Baltimore City Public School System students led by theBaltimore City Algebra Project and coming from high schools across Baltimore City held a three day student strike to oppose an imminent plan to "consolidate" many area high schools into fewer buildings. The school system claims these buildings are underutilized, but the students and other advocates counter that the only reason there is extra space in these buildings is because class sizes often are about 40 students per class. Mayor O'Malley apparently gave an ear to the students' demands in this latest round of strike actions, fearing it could affect his status with the general public in a gubernatorial election year.**The Young People's Project**Founded in 1996, the Young People’s Project (YPP) is an outgrowth of the Algebra Project. YPP has established sites in Jackson, MS, Chicago, IL, and the Greater Boston area of Massachusetts, and is developing programs in Miami, FL, Delaware and Yuma, AZ. Through Math Literacy Worker trainings and development, workshops and community events, YPP promotes math literacy as a tool for young people to demand of themselves, their communities and school systems, an education commensurate with the requirements for citizenship in today’s technology based economy.

Each established site employs from 30 to 100 high school and college age students on a part time basis, and serves up to 1000 elementary and middle school students through a variety of on and off site programs. As the founding members of YPP have moved from middle to high school to college, their development and the subsequent development of the young people they’ve attracted, has formed the basis for YPP’s evolution into a truly youth-driven organization.

In 2005, the Algebra Project initiated Quality Education as a Civil Right (QECR), a groundbreaking national organizing effort to establish a federal constitutional guarantee to quality public education for all. Throughout 2005, YPP worked with students from Baltimore, New Orleans, Los Angeles, Oakland, Miami, Jackson, Chicago and Virginia to initiate a dialogue within America about QECR. The Algebra Project and YPP students from Jackson and New Orleans hosted conferences, organized an innovative Spring Break Community Education Tour to Miami and participated in QECR planning meetings at Howard University, the University of Michigan, and Jackson State University.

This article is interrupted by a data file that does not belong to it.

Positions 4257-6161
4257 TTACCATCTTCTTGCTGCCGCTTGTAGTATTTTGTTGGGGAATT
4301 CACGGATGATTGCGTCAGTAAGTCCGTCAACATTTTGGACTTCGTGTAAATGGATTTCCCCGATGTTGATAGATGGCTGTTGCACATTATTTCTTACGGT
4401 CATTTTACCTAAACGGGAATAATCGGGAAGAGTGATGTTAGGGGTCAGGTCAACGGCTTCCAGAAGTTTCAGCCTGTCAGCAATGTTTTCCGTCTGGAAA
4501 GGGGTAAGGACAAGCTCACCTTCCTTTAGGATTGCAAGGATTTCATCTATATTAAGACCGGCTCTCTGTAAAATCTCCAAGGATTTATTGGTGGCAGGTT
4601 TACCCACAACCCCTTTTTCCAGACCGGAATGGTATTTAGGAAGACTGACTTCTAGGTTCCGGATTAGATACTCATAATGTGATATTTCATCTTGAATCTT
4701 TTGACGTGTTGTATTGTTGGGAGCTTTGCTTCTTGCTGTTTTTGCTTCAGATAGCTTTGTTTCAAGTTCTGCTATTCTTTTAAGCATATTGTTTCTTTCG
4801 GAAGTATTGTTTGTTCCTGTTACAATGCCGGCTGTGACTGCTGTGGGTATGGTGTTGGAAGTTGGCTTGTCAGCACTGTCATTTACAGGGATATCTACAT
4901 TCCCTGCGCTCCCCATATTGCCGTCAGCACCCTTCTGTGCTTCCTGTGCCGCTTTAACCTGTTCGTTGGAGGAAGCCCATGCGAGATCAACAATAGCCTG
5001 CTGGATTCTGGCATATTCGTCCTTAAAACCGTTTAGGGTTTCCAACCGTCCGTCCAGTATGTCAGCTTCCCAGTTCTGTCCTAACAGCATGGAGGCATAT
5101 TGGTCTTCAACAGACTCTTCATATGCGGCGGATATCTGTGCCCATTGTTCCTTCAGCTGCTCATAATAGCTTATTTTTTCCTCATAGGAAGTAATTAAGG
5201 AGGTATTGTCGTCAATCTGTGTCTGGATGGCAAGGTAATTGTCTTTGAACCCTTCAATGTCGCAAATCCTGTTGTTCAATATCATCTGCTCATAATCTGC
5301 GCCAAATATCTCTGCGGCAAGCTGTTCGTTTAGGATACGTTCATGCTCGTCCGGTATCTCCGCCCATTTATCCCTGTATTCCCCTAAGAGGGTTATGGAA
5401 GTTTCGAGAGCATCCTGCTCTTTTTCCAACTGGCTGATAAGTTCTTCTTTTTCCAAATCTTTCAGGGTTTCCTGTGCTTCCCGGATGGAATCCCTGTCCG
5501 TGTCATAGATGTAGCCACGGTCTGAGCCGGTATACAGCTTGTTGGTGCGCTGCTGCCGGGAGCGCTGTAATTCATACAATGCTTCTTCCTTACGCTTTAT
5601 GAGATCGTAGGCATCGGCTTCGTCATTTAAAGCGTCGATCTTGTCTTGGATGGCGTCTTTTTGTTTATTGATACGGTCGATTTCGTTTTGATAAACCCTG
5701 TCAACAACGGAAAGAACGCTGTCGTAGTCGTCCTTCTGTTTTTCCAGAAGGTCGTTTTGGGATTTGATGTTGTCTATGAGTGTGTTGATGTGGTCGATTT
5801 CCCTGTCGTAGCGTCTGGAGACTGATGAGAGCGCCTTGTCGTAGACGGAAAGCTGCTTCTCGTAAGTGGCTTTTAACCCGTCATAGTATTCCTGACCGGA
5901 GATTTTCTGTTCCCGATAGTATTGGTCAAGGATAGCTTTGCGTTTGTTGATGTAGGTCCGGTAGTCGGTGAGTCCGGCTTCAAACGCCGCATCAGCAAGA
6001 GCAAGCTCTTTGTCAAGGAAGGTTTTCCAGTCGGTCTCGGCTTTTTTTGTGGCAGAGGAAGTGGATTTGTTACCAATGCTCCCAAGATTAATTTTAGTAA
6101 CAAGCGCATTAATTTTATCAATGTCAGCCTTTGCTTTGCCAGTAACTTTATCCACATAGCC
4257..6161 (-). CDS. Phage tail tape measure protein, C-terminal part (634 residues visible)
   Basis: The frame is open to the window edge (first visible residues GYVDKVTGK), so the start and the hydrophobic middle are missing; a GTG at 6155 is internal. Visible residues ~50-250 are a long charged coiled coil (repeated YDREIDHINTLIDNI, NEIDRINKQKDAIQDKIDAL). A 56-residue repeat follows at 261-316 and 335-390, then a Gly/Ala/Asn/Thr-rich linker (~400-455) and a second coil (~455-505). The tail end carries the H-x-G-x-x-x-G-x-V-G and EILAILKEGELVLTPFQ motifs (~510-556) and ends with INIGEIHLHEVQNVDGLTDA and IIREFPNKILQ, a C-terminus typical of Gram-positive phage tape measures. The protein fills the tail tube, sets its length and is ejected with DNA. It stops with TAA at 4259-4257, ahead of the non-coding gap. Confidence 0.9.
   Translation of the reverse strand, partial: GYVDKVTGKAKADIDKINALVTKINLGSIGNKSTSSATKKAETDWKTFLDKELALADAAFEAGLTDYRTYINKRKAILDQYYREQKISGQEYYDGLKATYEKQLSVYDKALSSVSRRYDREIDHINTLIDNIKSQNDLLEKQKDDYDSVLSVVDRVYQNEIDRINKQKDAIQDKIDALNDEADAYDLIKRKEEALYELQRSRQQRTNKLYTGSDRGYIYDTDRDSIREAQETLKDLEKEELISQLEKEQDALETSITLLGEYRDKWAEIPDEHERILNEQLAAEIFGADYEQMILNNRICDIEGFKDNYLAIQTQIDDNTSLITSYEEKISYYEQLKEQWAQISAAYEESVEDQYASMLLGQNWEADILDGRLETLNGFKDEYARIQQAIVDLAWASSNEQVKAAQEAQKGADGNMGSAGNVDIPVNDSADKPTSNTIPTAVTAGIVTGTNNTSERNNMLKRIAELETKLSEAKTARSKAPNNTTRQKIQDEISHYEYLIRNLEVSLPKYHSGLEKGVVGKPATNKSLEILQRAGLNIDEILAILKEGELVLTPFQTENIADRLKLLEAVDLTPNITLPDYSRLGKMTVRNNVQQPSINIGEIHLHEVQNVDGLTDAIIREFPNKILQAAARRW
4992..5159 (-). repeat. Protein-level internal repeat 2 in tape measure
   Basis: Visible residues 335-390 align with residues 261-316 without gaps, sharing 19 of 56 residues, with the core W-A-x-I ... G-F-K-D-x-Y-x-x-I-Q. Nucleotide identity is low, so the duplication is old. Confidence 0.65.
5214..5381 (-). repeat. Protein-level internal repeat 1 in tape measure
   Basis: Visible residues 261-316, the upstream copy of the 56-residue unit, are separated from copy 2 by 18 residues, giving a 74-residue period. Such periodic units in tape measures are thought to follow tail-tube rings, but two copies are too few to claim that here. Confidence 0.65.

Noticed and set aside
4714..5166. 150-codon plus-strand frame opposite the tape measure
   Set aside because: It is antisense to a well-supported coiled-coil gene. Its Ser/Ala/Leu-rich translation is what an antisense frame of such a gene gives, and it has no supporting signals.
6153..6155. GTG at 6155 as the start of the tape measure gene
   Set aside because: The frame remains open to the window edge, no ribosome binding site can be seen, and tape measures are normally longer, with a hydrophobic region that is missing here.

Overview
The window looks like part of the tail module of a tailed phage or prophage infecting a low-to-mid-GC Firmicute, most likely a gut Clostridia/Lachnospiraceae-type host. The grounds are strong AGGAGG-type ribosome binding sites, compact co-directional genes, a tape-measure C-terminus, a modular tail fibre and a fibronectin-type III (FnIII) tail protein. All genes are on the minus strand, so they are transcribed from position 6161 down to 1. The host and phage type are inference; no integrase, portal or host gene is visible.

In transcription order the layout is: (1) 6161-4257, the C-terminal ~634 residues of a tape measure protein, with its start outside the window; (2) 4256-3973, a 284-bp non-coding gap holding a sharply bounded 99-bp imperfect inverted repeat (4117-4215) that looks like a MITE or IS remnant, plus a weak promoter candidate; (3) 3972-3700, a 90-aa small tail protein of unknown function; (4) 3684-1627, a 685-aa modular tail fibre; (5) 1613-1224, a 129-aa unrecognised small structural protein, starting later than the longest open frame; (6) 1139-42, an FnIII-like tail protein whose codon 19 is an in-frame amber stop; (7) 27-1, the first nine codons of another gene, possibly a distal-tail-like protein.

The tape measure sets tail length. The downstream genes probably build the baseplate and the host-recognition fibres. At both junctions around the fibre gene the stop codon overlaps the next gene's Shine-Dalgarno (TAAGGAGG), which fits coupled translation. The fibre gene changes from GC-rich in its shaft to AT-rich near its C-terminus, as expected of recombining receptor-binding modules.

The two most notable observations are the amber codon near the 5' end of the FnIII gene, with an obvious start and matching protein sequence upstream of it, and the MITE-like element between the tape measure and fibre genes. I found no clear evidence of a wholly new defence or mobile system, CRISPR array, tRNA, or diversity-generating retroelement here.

**References****External links*** [

*http://www.algebra.org/ Official Algebra Project website*]

* [*http://www.typp.org/ Official website of The Young People's Project*]

* [*http://www.findingourfolk.org/ Finding Our Folk Tour, a YPP Initiative*]

*Wikimedia Foundation.
2010.*

### Look at other dictionaries:

**Axiom (computer algebra system)**— Scratchpad redirects here. For scratchpad memory, see Scratchpad RAM. Axiom Developer(s) independent group of people Stable release September 2011 Operating system cross platform … Wikipedia**Relational algebra**— Not to be confused with Relation algebra. Relational algebra, an offshoot of first order logic (and of algebra of sets), deals with a set of finitary relations (see also relation (database)) that is closed under certain operators. These operators … Wikipedia**New algebra**— The new algebra or symbolic analysis is a formalization of algebra promoted by François Viète in 1591 and by his successors (after 1603). It marks the beginning of the algebraic formalization (late sixteenth the early seventeenth centuries).… … Wikipedia**Comparison of computer algebra systems**— The following tables provide a comparison of computer algebra systems (CAS). Contents 1 General 1.1 Functionality 1.2 Operating system support 2 Hand held calculator CAS … Wikipedia**Core-Plus Mathematics Project**— The Core Plus Mathematics Project is one of the five NCTM standards based high school mathematics curriculum development projects funded by the National Science Foundation. The project has developed, tested, and published (Glencoe/McGraw Hill) a… … Wikipedia**Boolean algebra (introduction)**— Boolean algebra, developed in 1854 by George Boole in his book An Investigation of the Laws of Thought , is a variant of ordinary algebra as taught in high school. Boolean algebra differs from ordinary algebra in three ways: in the values that… … Wikipedia**Huntley Project High School**— infobox University name= Huntley Project High School established = Fall of 1968 type = Public superintendent = Mr. Dave Mahon principal = Ms. Tynie Mader athletic Director= Mr. Jay Santy established = Fall of 1968 address = 1477 Ash Street… … Wikipedia**Axiom computer algebra system**— Infobox Software name = Axiom developer = Independent group of people operating system = Cross Platform genre = Computer Algebra System license = modified BSD License website = [http://axiom.axiom developer.org Axiom Home Page] Axiom is a free… … Wikipedia**Boolean algebra (structure)**— For an introduction to the subject, see Boolean algebra#Boolean algebras. For the elementary syntax and axiomatics of the subject, see Boolean algebra (logic). For an alternative presentation, see Boolean algebras canonically defined. In abstract … Wikipedia**University of Chicago School Mathematics Project**— The University of Chicago School Mathematics Project (UCSMP) was founded in 1983 at the University of Chicago with the aim of upgrading mathematics education in elementary and secondary schools throughout the United States. The UCSMP has created… … Wikipedia